Big price cuts point to more than a lull for luxe in SF
All at once or bit by bit, high-end San Francisco homes are chopping millions
One of the most dramatic indicator that the party’s over for San Francisco’s luxury residential can be found at 70 South Park. The 5,400-square-foot in SoMa just slashed $4 million off its initial $12 million listing price after just a month on the market.
Listing agent Steve Wu of Compass declined to comment on why the price was cut so swiftly and substantially, but in a previous interview he said the initial ask on the architecturally distinct home was “subjective.”
“How do you price a Monet?” Wu asked.
Even at a one-third discount, the home could still be the biggest residential sale in the neighborhood. Over the last five years, the most expensive sale fetched $4.5 million, according to Redfin.
And 70 South Park isn’t alone. A combination of rising interest rates, inflation and a volatile stock market have pushed sellers to reduce asking prices across the luxury market.
In Seacliff, a 6,100-square-foot Mediterranean-style seven-bedroom home at 625 El Camino Del Mar came to market in February with an initial asking price of $8.8 million before dropping to just below $8 million in March. Another price cut came in May, and then again in July–the property is now listed at $7.2 million.
Across town in Glen Park, a 6,200-square-foot home owned by venture capitalist Keith Rabois has reduced its original $12 million listing price twice since coming onto the market in late 2020. It was reduced to $11 million in April, and is now at $10.3 million.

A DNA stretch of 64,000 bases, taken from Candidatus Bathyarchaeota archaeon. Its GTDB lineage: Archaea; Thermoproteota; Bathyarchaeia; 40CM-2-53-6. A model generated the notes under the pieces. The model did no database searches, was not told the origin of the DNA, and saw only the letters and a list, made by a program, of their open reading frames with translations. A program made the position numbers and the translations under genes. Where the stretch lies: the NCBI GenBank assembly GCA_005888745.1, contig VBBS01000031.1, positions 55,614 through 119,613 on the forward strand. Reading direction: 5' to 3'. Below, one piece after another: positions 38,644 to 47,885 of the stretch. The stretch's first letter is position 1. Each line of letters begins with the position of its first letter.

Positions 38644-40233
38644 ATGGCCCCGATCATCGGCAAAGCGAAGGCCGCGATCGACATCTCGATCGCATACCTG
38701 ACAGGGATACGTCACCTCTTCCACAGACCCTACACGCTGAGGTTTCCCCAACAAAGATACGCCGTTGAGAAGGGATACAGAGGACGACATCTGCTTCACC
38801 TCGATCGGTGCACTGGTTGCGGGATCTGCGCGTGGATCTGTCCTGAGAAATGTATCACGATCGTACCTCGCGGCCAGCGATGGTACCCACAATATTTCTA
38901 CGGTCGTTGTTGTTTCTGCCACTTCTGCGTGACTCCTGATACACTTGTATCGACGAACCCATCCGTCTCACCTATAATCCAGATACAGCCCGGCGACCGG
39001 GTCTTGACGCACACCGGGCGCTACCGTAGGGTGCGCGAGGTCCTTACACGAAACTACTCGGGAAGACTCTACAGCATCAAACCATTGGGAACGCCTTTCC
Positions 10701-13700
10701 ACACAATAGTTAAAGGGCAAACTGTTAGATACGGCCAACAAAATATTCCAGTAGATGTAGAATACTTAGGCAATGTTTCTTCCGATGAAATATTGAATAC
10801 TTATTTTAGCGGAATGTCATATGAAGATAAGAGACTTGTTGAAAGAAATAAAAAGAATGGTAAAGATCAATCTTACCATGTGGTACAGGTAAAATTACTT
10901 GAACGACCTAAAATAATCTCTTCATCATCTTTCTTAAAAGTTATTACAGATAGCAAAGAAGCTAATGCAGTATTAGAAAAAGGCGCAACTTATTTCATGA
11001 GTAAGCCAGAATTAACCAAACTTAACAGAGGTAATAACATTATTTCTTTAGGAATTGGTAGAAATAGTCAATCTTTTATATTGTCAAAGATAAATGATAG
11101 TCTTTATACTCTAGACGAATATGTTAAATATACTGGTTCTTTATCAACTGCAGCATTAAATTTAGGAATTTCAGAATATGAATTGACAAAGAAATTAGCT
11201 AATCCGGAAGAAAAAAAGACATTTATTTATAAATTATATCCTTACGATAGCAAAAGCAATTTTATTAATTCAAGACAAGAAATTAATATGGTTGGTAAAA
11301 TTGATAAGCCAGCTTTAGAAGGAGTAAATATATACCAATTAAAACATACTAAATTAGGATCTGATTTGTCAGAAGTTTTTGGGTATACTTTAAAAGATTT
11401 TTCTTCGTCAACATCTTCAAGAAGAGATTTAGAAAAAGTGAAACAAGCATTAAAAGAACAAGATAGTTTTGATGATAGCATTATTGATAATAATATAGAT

The number of residential price reductions on active listings across San Francisco more than doubled in June 2022 compared with one year prior, according to Compass data. The company doesn’t track price cuts specifically for luxury homes, which it defines as those priced over $3 million, but luxury sales volume in San Francisco was down nearly 31 percent in this June compared with one year ago, nearly in tandem with the city overall.
Less expensive homes started to see “significant declines in activity” after interest rates increases in late March and early April. The luxury segment followed a “step/half step behind” when the stock market fell in May, according to Patrick Carlisle, Compass analyst.
The uncertainty makes it difficult to price high-end homes, according to Nina Hatvany of Compass, who recently listed a Pacific Heights property for $14.3 million. She also said that some high-end homes had unrealistic pricing when they first came to market, and the “dramatic” price drops just represent a recognition that “the original pricing may have been aspirational and not in line with recent comparable sales.”
The high-end homes most desirable to today’s pickier buyers are “very close to move-in ready, have views and/or a direct walk out yard accessed from the kitchen and are on top blocks,” she said. Whereas homes that lack such features are showing to be less desirable to buyers.
It has been hard for some sellers to accept that the market has slowed, she suggested, but many at this price point have the flexibility to pull their homes off the market and wait out the downturn if they don’t get the price they want.
“Supply will continue to be constrained as it always is for the best homes,” she said. “Even when the market slows down.”